“It is useless to attempt to reason a man out of a thing he was never reasoned into.”

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                        • #42
                          Originally posted by PRIVATE INVESTIGATOR 1 View Post


                          Click image for larger version

Name:	LAWENDE WEDDING PIC.jpg
Views:	211
Size:	146.1 KB
ID:	799917


                          I was ridiculed for saying that it was generally obvious in Whitechapel in 1888 who was Jewish and who was not.

                          That wedding photograph illustrates my point.

                          It would have been obvious to both Schwarz and Lawende whether the man they were describing was a gentile or a Jew.

                          It is therefore inconceivable that either of them would suddenly have realised that their suspect was a Jew upon seeing him in the Seaside Home.
                          omg. what are you talking about?
                          "Is all that we see or seem
                          but a dream within a dream?"

                          -Edgar Allan Poe


                          "...the man and the peaked cap he is said to have worn
                          quite tallies with the descriptions I got of him."

                          -Frederick G. Abberline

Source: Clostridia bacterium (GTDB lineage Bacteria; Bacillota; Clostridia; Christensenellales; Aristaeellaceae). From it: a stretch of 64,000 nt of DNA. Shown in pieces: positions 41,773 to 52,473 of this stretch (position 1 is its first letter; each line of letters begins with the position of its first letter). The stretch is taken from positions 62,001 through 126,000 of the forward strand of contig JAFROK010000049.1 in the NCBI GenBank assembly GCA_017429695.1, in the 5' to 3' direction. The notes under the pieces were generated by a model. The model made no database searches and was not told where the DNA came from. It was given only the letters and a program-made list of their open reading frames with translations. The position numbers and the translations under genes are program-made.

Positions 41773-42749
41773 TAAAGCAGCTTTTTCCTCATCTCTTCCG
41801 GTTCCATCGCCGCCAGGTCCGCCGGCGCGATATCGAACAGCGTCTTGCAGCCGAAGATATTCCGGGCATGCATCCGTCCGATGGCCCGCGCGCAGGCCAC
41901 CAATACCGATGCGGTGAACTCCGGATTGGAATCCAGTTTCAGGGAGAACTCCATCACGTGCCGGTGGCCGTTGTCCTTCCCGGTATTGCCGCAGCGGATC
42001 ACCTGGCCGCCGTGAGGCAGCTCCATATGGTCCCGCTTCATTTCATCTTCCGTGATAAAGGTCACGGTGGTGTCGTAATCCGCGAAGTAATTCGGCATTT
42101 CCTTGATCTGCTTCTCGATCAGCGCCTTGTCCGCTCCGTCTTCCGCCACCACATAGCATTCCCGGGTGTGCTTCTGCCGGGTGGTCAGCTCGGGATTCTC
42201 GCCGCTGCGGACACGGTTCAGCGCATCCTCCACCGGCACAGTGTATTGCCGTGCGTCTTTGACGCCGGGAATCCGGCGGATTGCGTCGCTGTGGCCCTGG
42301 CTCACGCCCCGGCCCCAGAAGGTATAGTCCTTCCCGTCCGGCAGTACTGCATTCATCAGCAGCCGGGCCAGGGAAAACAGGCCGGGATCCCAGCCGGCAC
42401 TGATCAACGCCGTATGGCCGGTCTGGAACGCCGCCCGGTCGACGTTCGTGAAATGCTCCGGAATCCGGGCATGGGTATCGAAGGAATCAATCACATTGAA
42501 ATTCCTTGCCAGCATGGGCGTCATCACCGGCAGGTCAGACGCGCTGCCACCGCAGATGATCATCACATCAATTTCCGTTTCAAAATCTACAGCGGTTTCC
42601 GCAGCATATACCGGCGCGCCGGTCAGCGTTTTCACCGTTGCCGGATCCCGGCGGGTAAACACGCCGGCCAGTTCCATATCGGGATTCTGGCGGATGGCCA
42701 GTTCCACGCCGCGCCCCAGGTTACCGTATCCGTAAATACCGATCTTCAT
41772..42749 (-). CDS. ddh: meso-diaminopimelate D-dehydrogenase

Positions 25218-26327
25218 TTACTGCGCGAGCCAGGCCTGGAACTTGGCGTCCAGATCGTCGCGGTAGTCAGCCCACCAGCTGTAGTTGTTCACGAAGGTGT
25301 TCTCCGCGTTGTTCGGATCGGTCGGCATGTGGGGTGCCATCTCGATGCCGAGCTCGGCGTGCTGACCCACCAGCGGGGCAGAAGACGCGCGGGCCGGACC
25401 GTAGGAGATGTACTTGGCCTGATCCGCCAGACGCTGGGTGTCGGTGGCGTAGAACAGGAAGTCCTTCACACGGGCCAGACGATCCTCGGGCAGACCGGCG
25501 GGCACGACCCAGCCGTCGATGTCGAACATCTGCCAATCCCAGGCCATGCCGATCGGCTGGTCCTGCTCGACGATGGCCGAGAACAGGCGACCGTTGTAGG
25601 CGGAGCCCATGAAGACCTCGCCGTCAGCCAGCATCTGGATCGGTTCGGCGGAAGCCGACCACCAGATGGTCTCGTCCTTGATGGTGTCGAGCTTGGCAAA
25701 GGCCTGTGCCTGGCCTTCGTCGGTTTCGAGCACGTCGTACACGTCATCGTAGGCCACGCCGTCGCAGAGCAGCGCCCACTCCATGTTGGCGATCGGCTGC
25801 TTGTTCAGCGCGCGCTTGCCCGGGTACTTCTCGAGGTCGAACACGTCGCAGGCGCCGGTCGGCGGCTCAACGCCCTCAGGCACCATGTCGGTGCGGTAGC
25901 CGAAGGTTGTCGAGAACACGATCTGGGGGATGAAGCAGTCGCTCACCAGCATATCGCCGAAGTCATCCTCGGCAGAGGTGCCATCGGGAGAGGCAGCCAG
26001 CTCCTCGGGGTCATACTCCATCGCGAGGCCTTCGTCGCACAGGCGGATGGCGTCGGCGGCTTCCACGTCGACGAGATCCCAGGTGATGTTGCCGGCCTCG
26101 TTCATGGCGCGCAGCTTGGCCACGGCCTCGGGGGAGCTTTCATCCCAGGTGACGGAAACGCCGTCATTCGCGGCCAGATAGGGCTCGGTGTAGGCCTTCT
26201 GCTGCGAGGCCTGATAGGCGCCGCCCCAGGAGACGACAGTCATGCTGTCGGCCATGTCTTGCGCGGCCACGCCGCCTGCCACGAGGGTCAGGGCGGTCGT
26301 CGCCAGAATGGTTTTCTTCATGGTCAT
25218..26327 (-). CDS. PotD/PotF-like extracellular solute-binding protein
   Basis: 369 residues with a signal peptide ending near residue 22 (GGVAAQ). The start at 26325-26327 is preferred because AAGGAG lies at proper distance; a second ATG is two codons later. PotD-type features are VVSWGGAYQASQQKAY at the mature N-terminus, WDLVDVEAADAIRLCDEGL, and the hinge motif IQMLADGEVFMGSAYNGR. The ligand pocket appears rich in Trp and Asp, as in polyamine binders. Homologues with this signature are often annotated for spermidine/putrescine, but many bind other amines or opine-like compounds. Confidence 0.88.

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                          • #43
                            Originally posted by Abby Normal View Post

                            omg. what are you talking about?

                            Are you referring to my last sentence?

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                            • #44
                              Originally posted by PRIVATE INVESTIGATOR 1 View Post


                              Are you referring to my last sentence?
                              you know exactly what im talking about but ill spell it out for you. why do you think the people in that photo look jewish?
                              "Is all that we see or seem
                              but a dream within a dream?"

                              -Edgar Allan Poe


                              "...the man and the peaked cap he is said to have worn
                              quite tallies with the descriptions I got of him."

                              -Frederick G. Abberline

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                              • #45
                                Originally posted by Abby Normal View Post

                                you know exactly what im talking about but ill spell it out for you. why do you think the people in that photo look jewish?

                                My point is that they would have been easily identifiable as Jewish in Whitechapel in 1888.

                                If you don't believe me, then I suggest you take a look at a photograph taken at a gentile wedding in Whitechapel at that time and compare the two.